Israel has placed its African migrants and asylum seekers with an unsolvable dilemma: Either leave the country by the end of March in exchange for $3,500 and a plane ticket to an unspecified country; or be imprisoned indefinitely.
Since the Knesset's approval last December of the amendment to the so-called “Infiltrator’s Law,” which has paved the way to the deportation and imprisonment of thousands of Africans migrants, many sectors of Israeli society have demonstrated their disapproval of the government’s policies, and given their time and energy to protest the deportation in the streets, or from their homes.
Last Wednesday night, I was invited into the house of people I didn’t know for an informal meeting about refugees. Over 40 concerned citizens packed into a living room in Baka to hear the story of Abel, a young Eritrean asylum-seeker. Abel came to Israel as a young boy fleeing forced enrollment in a life-long military service. Now in his early 20s, he narrates — in fluent Hebrew — his family’s past ordeal in Eritrea and his now relatively peaceful life in Jerusalem where he lives and works.
But the event was designed to accomplish more than simply sharing Abel’s harrowing journey out of dictatorship. The organizers aspire to provide young adults such as Abel with a complete support network — from Friday night hospitality to judicial services. The panel also featured Jean-Marc Liling, an attorney and the director of the Center for International Migration and Integration (CIMI). Liling is one of the many voices calling Israel to remember its own history. “Israel is a state built by refugees for refugees,” he said.
Rabbis like Tamar Elad-Appelbaum, Aaron Leibowitz , and Nava Efez, from the NGO Rabbis for Humans Rights, have denounced the deportation, claiming that it violates Jewish ethics.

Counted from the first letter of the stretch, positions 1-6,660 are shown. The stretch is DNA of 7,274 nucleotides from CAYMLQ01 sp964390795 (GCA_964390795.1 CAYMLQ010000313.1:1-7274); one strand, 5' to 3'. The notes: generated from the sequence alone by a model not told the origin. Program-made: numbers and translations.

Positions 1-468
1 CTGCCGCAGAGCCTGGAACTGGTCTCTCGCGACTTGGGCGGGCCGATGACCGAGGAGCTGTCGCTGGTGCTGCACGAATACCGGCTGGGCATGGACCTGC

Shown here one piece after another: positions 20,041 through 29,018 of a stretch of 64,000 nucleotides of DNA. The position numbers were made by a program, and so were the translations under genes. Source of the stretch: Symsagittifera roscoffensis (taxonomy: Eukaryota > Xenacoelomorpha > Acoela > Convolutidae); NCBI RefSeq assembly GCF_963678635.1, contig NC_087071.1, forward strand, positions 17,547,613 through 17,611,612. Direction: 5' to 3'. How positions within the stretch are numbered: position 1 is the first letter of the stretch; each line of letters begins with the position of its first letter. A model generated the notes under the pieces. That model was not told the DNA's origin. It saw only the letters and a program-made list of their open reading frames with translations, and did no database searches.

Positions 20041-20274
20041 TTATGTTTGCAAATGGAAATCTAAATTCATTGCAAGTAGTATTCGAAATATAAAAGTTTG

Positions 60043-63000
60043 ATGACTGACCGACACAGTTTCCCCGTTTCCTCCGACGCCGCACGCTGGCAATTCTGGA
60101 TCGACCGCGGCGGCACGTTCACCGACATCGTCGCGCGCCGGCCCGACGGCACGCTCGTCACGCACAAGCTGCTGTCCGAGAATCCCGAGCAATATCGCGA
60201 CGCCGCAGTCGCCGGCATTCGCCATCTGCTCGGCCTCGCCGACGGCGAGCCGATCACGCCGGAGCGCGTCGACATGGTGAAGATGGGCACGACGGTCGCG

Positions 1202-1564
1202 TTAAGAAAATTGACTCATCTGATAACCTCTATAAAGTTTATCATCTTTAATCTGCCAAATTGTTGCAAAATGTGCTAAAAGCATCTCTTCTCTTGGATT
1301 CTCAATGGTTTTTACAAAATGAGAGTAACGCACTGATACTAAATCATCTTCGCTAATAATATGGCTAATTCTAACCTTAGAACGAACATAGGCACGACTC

As stand up-comedian Israel Campbell — also on Saturday night’s panel — sardonically asks: “The commandment to ‘Love the stranger, for you were strangers in the land of Egypt.’ appears 36 times in the Bible. What could God possibly mean by that?!”
Indeed, the signs made by protestors for recent demonstrations, many of which feature Biblical quotes/injunctions, illustrate the deep connection in the minds of Israelis between Jewish values and the fight against the ill-treatment of foreigners.
While many ground their position in holy texts, others turn to the past where they are struck by the parallel between their own families’ history of persecution and search for refuge and that of the African asylum-seekers.
Colette Avital, a Holocaust survivor, a former Israeli diplomat, and MK, has been appointed to lead Israel’s umbrella organization of Holocaust survivors. She does not shy from referring to her past as the root for her commitment to the refugees’ cause.
Additionally, one should not forget to mention the Israeli pilots who were among the first groups to speak up against the law. Yossi Shav from the Israeli pilots association declared: “We will not put ourselves in the situation of having to transport refugees to a place where their lives are under threat.”
The pilots were quickly followed by 400 medical personnel who signed a petition letter to the director general of the Population and Immigration Authority, protesting the deportation.
The letter reads: “As those who are charged with the command to ‘save from all evil and injustice,’ we are horrified by the thought that instead of absorbing those victims who came to us fleeing genocide, torture, violence and rape, we are discussing condemning them to further harm.”
The government reaction to this outburst of criticism is best encapsulated by Benyamin Netanyahu’s comments on the campaign against the deportations. The Prime Minister referred to the campaign as “baseless and absurd.” insuring that “genuine refugees and their families will remain in Israel.”
However, one wonders how Netanyahu defines a “genuine refugee,” since Israel has only recognized 11 “genuine refugees” among the 15,000 applicants — the lowest recognition rate in the West.
It is important to pay tribute to the many Israelis and concerned citizens around the globe, who — through their words, actions, protest and donations, have contributed to raising awareness about the asylum-seekers’ situation and have denounced the deportation.